Aleks Engel, PhD, is a partner with Novo Holdings, which handles investments for the Novo Foundation. The foundation was established when Novo Nordisk was founded in 1923.
Novo Holdings started in 1999 and today has 130 portfolio companies and $60 billion invested. It’s an odd kind of VC as well. “We give our profits to the foundation, and it gives away $1 billion a year for research,” says Emgel.
A few years ago, a program was established by the Novo Foundation that provides three-year grants to researchers in disease-specific fields. The program for one of those specific fields, infectious diseases, isn’t focused solely on developing new therapies that have more power than the targeted bug. It’s also about changing how payers look at these therapies.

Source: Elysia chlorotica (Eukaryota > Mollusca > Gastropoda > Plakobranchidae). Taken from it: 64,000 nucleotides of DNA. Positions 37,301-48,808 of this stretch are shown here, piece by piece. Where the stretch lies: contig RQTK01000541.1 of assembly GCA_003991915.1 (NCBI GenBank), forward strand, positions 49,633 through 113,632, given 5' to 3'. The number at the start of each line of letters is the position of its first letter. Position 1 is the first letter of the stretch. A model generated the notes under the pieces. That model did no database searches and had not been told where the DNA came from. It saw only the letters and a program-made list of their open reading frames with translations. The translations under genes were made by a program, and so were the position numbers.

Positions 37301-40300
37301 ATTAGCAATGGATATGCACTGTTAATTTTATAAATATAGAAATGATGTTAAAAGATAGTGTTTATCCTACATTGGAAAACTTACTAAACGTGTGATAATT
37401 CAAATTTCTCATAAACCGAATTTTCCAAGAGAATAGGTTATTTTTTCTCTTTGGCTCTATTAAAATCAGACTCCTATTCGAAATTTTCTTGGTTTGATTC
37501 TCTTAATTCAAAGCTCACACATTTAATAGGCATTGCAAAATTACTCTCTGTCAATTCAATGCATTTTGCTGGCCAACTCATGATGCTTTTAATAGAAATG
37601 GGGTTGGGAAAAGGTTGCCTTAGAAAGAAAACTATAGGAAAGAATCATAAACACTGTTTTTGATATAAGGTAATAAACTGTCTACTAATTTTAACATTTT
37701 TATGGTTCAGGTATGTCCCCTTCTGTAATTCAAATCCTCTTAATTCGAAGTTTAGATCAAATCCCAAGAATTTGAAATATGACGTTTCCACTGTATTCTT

The antimicrobial crisis is more a marketing problem than a pharma failure, Engel believes, adding that the issues largely center around reimbursement.
Antibiotics, he reminds, are critical parts of the infrastructure of medicine: They enable hip transplants, kidney transplants, and a host of other surgical procedures. “These are of massive value to society,” says Engel. “But because of resistance development,” time is ticking on how much longer these types of procedures can safely be done.
The point of the Novo Foundation program, Engel adds, is to have healthcare providers and payers change their mindset about access and use of antimicrobial products. He calls it “delinking from volume.”
Christine Bahls is a freelance writer and researcher based in Pennsylvania